Review – Falcon Age

When Falcon Age was first revealed, it looked to simply be a very cute and immersive pet simulator. Only instead of raising a Tamagotchi or a Furby (#datingmyself), you raise your companion from a hatchling to full-fledged falcon. Truth be told, at its core, Falcon Age is exactly this. But this isn’t something that Outerloop Games bothers to hide. Instead, it embraces this. Even giving you the option to avoid any combat and play the game this very way.

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Ain’t no party like an imprint party…

For those that want a little something extra, Falcon Age does try to make the game more than its core. However, as much as I appreciate the attempt, I can’t help but feel that it may also be less of an experience for it. Rather than embracing one mechanic, it instead tries to make sure there is a little bit of each play type. Honestly, it is fair to say that Outerloop Games did a good job of it too, but it is also equally fair to say that it feels you get a watered-down version of all its ingredients. This very well could be due to the youth of the Seattle based developer, with Falcon Age being their very first development project. So, in goes designing a world, in goes combat, in go characters, and a dystopian corporate run story to fit what Falcon Age has grown to be.

You play as Ara, a child imprisoned for some minor infraction and now forced to pay off that debt to the robotic-run mega-corporation that has all but taken over your lands. It’s here that you learn the simple mechanics of interacting with characters, choosing from your dialog tree, using tools, and mining for minerals. It is also here that you come across your falcon: your companion and main playing mechanic.

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Once you escape from the oddly empty prison camp, you come across your Aunt and begin the actual game. Normally, a game will treat a character as having as much information as the player has. It is refreshing that Falcon Age assumes that your character already has the gist of what has been happening here. It works because the who and how isn’t important. Equally refreshing are the people of the world. Not everyone wants to concern themselves with the hostile takeover of their lands, while others choose to fight for their freedom.

The best part of Falcon Age is just how intuitive it is to control your pet falcon. It truly plays like a co-op game where you direct both characters. It is both fluid and natural. The game offers tutorials through its gameplay, but I was doing many things before Falcon Age felt it should give me any helping hand. For the most part, using your falcon to grab objects, attack enemies, and scout for food was very much like using a secondary weapon more than raising or training a pet.

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Sandstorm’s a comin’!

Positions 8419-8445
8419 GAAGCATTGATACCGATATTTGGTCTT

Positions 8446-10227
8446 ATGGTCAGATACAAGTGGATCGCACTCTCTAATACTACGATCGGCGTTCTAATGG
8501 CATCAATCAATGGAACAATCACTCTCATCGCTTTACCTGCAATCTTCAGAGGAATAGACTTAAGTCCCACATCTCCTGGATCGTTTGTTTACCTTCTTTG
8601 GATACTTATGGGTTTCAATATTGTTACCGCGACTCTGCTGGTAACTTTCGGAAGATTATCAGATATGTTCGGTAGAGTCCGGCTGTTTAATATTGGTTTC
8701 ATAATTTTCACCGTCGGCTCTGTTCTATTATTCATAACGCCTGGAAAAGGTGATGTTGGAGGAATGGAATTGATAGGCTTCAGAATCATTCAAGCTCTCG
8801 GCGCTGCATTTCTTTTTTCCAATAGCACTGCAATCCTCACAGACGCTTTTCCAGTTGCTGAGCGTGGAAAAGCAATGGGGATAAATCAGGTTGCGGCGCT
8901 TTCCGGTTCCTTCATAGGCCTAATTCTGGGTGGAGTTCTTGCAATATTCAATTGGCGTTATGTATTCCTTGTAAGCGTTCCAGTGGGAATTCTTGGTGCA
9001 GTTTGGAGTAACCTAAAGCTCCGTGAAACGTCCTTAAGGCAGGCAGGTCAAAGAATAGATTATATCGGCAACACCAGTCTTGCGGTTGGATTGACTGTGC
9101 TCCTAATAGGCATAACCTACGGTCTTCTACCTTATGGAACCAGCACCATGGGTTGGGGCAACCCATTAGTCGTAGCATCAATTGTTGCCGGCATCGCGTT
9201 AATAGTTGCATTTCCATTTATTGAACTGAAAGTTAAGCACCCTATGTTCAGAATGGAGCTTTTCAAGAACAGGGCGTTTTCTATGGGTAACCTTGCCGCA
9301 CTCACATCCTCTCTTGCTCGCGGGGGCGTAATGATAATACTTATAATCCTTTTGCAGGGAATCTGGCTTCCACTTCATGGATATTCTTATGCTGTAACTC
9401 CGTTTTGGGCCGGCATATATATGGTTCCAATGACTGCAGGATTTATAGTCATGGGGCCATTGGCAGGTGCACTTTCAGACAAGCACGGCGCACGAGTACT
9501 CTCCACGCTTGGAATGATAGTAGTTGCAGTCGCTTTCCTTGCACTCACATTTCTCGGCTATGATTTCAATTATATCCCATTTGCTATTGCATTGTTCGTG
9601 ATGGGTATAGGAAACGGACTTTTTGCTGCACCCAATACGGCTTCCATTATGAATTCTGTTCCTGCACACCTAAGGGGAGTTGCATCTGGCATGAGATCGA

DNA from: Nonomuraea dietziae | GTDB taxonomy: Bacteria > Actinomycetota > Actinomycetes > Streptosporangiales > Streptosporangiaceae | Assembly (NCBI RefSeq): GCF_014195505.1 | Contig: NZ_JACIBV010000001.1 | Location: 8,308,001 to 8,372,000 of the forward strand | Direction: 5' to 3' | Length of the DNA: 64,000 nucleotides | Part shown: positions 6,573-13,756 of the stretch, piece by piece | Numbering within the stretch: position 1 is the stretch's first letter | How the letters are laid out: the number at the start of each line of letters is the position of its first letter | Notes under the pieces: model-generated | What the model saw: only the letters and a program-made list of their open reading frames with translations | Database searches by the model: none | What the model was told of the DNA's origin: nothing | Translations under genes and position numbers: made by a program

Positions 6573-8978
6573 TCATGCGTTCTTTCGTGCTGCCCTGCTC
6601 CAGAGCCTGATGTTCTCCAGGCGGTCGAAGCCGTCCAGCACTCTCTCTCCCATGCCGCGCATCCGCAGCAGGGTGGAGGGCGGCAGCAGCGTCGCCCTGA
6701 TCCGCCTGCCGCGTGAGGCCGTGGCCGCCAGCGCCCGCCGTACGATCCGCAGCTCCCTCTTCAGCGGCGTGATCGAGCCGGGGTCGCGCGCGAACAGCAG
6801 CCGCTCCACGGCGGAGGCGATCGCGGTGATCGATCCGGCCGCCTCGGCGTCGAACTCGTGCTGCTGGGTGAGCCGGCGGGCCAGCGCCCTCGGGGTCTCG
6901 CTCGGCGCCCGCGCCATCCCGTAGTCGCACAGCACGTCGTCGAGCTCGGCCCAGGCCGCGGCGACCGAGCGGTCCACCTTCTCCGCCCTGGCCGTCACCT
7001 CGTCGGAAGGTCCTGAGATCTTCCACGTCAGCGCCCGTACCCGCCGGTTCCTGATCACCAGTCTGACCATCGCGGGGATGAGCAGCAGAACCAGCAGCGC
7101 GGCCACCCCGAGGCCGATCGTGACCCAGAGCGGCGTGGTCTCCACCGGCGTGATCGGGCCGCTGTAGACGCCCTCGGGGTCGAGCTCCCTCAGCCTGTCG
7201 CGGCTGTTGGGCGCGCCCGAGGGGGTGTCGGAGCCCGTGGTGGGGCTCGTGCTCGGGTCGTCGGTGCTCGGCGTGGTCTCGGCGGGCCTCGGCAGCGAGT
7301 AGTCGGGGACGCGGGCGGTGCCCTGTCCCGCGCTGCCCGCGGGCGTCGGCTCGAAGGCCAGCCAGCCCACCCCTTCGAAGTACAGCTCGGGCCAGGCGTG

Combat was satisfying, as you would use your bird in different ways to combat against different robotic types. There were some frustrating moments where I just wanted him to stay out of harm’s way, yet he continued to fly directly into danger. That said, I am not entirely certain that my falcon ever died. It just simply became wounded enough to have to pull back.

Graphically, Falcon Age is good enough. There is a definite stylized look to the entire game which I appreciate, but it never wows you visually. Identical enemy types make it easier to know which tactics to use, but at the cost of being artistically impressive. Like the rest of the game, it plays it safe. However, dressing up your falcon and being cute with the costumes does offer more enjoyment than I thought it would.

The map does offer some exploration, but only in the loosest sense of the term. For the most part, Falcon Age keeps you moving from one objective to the next. You may need to double back but exploring tends to only reveal a dead end with some items to collect.

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They got me.

Falcon Age is a very accessible game in every sense of the word, including its hardware. Allowing you to play it both flat and inside PSVR. Allowing you to play it both with a DualShock 4 and with Move controllers. Albeit, the preferred way to play is inside of PSVR along with the Move controllers. In addition to the immersion, your dialog wheel and whip are very much at home with the Move controllers, while they lose a bit in interpretation when using DualShocks.

Outerloop Games did a fantastic job with Falcon Age, their launch title, but there is room for improvement. I absolutely had fun in the game and handling your falcon companion is a bright spot. The characters and world are also very enjoyable. I do, however, wish that there was just a little bit more meat to a little bit of everything in it.


Graphics: 7.0

A definite stylized look that ends there. Like the rest of the game, it keeps it simple. And that works, but never stands out.

Gameplay: 8.0

Intuitive and simple gameplay really helps your experience. Characters and world are well done if not fleshed out.

Sound: 7.0

Falcon Age is a fairly silent game. Dialog is written and there aren’t many noticeable effects.

Fun Factor: 7.5

Movement, combat, and using your falcon is all very easy to master, which allows you to enjoy everything immediately. But lack of exploration may limit replay ability.

Final Verdict: 7.5

Falcon Age is available now on PS4, PS VR, and PC.

Reviewed on PS4 and PS VR.

A copy of Falcon Age was provided by the publisher.